Author Topic: Third Trip, First Hiccup  (Read 11045 times)

Offline Reinz

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Re: Third Trip, First Hiccup
« Reply #45 on: June 24, 2011, 05:58:28 AM »
Quote


9mm NATO is 124gr

9mm NATO vs. 9mm Luger
Posted on April 3, 2009 by Caleb
Now thatís a fun topic right there Ė as in, whatís the difference between ammo thatís loaded to 9mm NATO pressures and ammo thatís loaded to 9mm Luger pressures? †First off, you have to establish that there is a difference, because there are people out there who will fight and argue that NATO spec ammo is exactly the same as commercial 9mm Luger. †Itís not, trust me. †Aside from the obvious difference in bullet weight (9mm NATO is 124 grain, most commercial plinking 9mm ammo is 115 grain) rounds that are loaded to NATO spec are loaded to a higher pressure than rounds loaded to industry standard.

From Cartridges of the World, 9th Edition page 482:
Cartridge, Caliber 9mm Ball, NATO, M882

Weapon: Pistol, Automatic, Cal 9mm, M9, M11

Velocity: 1251 +/-25 fps at 16 meters
Pressure: 27,000 psi, max. avg.
Cartridge: 179 gr.
Case: 42 gr.
Bullet: 124 gr Copper Alloy
Propellant:
Brand: HPC 26
Type: Double Base Flake
Weight: 5 gr. 6 gr.
Point Ident: Plain Tip
 † † † † †

Thanks for the correction!

So this makes me wonder, is 124 nato the gold standard of 9mm now or is 115 still the gold standard ?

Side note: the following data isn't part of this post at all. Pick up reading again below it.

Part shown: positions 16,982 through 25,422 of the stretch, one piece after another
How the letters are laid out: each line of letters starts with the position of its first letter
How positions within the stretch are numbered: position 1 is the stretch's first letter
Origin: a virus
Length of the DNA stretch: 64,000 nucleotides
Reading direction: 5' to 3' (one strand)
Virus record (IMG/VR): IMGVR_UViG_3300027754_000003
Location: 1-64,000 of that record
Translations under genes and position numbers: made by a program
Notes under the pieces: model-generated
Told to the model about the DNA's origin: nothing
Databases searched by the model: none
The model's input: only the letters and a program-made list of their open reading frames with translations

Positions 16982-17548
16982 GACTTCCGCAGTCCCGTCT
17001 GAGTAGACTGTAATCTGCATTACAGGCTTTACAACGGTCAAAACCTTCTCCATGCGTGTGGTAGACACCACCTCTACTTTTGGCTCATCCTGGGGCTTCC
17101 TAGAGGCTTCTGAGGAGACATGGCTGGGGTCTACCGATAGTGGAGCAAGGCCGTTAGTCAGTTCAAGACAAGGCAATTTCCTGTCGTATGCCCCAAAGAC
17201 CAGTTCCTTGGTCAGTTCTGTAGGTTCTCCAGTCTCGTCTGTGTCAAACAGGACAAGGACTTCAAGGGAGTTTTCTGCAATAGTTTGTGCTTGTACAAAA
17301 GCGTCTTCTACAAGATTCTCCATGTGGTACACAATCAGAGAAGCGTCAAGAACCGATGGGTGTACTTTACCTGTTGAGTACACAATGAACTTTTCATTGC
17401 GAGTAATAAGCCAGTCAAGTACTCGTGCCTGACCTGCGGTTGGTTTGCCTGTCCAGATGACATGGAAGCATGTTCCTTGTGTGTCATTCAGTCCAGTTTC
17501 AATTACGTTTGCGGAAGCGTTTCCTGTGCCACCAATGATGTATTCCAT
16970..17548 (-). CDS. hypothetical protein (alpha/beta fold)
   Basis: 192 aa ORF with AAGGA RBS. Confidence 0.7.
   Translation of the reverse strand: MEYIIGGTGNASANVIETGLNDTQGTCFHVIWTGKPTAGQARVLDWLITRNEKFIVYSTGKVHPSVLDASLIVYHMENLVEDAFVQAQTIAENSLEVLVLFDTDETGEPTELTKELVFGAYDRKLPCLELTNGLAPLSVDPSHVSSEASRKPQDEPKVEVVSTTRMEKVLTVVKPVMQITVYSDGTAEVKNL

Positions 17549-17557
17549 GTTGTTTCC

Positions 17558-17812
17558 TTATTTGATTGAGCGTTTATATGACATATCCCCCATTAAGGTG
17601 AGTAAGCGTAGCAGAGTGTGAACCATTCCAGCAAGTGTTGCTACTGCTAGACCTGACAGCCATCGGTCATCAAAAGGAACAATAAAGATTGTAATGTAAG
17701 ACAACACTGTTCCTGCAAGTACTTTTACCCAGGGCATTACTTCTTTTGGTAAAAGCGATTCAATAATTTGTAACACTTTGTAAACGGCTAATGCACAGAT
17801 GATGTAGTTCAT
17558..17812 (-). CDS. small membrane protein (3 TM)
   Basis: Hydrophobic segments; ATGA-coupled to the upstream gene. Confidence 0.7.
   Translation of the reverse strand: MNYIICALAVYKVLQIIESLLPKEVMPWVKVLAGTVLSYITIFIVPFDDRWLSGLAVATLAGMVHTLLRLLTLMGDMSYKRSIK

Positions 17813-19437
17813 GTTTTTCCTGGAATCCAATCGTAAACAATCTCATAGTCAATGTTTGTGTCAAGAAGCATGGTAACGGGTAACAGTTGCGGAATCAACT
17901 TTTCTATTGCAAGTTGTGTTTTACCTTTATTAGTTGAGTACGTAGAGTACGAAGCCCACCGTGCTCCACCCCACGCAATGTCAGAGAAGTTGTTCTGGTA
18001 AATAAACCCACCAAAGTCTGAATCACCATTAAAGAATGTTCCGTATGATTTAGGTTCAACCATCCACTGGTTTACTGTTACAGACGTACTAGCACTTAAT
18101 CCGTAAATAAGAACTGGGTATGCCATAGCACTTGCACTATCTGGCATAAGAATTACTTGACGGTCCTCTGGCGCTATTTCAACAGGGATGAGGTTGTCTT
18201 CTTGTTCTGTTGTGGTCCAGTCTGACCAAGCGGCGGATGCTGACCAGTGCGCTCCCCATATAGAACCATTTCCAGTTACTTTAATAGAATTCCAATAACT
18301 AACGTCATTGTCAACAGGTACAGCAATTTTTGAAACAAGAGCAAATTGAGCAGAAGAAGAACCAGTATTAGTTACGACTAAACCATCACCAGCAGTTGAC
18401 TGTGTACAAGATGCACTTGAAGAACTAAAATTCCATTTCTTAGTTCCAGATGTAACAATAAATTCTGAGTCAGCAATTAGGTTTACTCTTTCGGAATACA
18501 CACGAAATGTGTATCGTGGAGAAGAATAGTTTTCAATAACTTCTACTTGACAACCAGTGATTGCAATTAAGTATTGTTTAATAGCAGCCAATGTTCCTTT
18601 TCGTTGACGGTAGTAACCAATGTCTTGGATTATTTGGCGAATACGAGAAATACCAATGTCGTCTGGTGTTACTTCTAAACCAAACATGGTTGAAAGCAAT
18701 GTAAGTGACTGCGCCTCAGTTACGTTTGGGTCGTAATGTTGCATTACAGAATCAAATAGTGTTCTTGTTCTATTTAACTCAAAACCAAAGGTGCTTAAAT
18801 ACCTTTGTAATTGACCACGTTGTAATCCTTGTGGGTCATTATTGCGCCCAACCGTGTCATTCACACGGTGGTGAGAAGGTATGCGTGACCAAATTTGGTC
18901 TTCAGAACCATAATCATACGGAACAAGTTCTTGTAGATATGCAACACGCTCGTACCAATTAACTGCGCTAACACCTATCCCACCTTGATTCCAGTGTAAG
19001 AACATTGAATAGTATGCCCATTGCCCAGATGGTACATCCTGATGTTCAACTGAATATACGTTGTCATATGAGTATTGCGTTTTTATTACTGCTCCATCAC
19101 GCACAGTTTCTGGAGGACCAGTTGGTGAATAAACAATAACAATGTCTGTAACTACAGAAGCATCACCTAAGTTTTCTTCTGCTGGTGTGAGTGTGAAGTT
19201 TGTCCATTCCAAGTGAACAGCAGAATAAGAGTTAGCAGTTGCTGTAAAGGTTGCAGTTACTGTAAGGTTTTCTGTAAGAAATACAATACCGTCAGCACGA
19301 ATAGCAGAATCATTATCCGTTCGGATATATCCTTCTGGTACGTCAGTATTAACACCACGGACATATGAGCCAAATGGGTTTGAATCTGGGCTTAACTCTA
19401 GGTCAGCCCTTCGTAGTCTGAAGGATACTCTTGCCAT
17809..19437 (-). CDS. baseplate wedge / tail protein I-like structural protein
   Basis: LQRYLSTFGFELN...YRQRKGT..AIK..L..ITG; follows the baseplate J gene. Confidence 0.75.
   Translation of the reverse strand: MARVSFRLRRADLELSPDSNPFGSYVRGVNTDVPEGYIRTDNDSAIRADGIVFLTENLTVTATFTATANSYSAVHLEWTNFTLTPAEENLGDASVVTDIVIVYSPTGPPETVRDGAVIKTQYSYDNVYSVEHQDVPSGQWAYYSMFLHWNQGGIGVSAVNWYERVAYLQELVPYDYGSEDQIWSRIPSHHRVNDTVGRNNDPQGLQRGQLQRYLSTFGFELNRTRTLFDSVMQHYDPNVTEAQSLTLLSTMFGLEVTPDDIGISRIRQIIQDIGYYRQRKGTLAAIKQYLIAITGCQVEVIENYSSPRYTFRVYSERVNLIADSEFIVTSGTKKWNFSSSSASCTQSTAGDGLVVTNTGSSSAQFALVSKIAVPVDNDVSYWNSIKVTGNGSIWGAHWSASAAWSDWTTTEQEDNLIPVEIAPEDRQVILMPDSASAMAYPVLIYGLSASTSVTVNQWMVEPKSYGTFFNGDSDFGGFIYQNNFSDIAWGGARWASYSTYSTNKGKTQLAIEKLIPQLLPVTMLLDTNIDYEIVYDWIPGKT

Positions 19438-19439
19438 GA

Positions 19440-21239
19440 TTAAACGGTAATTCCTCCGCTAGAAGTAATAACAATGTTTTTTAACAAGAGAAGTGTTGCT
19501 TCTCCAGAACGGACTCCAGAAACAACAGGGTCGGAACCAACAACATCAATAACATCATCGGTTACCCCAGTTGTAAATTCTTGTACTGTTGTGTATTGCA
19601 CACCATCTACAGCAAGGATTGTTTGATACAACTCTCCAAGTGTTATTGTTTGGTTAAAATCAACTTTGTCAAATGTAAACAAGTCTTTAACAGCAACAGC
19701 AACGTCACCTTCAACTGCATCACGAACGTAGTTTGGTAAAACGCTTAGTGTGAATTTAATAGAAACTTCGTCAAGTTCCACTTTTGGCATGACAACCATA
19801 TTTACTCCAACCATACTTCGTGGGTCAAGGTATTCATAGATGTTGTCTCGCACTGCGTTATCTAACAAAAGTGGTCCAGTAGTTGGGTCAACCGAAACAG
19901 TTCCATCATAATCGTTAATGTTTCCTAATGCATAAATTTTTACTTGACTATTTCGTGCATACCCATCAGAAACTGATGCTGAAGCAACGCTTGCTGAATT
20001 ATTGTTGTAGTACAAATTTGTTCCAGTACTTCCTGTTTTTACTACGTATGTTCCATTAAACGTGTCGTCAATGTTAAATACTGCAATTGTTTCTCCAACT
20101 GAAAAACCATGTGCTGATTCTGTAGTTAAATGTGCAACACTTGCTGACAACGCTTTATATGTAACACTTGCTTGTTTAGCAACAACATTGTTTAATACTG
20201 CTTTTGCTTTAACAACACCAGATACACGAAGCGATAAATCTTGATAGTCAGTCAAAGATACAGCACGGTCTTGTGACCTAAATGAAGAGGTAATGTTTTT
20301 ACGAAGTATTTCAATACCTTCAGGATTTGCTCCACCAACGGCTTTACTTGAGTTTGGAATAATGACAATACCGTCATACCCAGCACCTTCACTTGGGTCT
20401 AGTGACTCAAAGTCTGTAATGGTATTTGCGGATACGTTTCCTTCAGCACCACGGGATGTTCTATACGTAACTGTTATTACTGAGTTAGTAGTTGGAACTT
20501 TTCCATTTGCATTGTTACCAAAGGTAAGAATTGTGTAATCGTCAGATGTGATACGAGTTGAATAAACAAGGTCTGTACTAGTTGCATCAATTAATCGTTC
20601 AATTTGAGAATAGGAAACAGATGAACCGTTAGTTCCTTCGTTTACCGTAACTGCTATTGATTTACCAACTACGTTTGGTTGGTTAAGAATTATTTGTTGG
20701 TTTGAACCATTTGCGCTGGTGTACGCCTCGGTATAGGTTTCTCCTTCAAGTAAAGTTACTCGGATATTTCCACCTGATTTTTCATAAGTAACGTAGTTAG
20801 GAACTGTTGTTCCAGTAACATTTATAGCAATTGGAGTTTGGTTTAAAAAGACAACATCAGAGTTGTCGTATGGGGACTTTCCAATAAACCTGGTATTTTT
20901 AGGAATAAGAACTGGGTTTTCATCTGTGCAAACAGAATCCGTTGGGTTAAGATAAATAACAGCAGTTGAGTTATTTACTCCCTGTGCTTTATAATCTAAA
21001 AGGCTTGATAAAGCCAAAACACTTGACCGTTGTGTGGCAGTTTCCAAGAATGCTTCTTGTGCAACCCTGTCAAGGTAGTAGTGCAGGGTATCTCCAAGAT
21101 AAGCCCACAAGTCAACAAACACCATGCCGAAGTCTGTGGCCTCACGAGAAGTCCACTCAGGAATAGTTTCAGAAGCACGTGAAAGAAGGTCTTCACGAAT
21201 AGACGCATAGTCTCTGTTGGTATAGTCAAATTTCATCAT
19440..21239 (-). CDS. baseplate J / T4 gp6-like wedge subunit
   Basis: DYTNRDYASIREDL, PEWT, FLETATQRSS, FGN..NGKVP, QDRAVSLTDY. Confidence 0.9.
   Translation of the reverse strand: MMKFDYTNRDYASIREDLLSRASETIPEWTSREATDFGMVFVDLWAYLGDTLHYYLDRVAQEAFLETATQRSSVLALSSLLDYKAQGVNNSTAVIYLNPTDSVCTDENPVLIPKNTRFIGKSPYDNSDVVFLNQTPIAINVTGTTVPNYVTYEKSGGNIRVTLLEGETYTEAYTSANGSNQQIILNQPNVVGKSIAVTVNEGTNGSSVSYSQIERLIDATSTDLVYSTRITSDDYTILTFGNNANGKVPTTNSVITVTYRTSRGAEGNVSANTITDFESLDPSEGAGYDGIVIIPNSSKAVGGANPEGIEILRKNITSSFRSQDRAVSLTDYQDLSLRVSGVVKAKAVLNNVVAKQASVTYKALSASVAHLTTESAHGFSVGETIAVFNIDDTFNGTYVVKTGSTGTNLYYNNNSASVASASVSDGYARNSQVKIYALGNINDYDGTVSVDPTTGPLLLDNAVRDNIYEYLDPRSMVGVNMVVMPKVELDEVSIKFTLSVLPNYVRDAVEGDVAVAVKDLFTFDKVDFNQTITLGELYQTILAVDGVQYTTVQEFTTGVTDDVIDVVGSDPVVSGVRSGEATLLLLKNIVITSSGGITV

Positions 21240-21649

NRA- LIFE  TSRA- LIFE  SASS-LIFE

Offline ACP

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Re: Third Trip, First Hiccup
« Reply #46 on: June 24, 2011, 10:34:46 AM »
Thanks for posting the 700 Nitro in action. Cartridges of the World addresses this cartridge as "overkill" and you can see why.

I do not begrudge powerful cartridges; it's just not my taste. My favortie pistol and revolver cartridges, respectively, are "normal"; .45ACP and 44 Special.
Those who turn their guns into plowshares end up plowing for those that do not - Thomas Jefferson

Offline kjtrains

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Re: Third Trip, First Hiccup
« Reply #47 on: June 24, 2011, 10:47:20 AM »
The overkill factor could be one of the reasons the 700 Nitro is no longer made and I read somewhere that economic conditions of the times also could have had a presence in discontinuing the production.

This gun cost a huge amount to make and just was not feasible to continue making.
Let us have faith that right makes might, and in that faith, let us, to the end, dare to do our duty as we understand it.  Abraham Lincoln

Offline ACP

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Re: Third Trip, First Hiccup
« Reply #48 on: June 24, 2011, 05:01:03 PM »
Good point. Economic times have found their way into other realms of my collecting interests, to include antiques, pottery and fine art.

The collecting world is usually informed by a simple premise that "quality sells", even in a down market. The reason is not difficult to understand; witness gold which is a hedge against the failing dollar.

As I understand it, (and I believe multiple references have been made on this string), a double rifle is one of the most expensive firearms on the market.

While you can get one cheap, between $25,000 and $50,000, from Beretta or Merkel, if you go for the big time British double rifle (Purdey, Griffen & Howe) you can easily spend $100,000.
Those who turn their guns into plowshares end up plowing for those that do not - Thomas Jefferson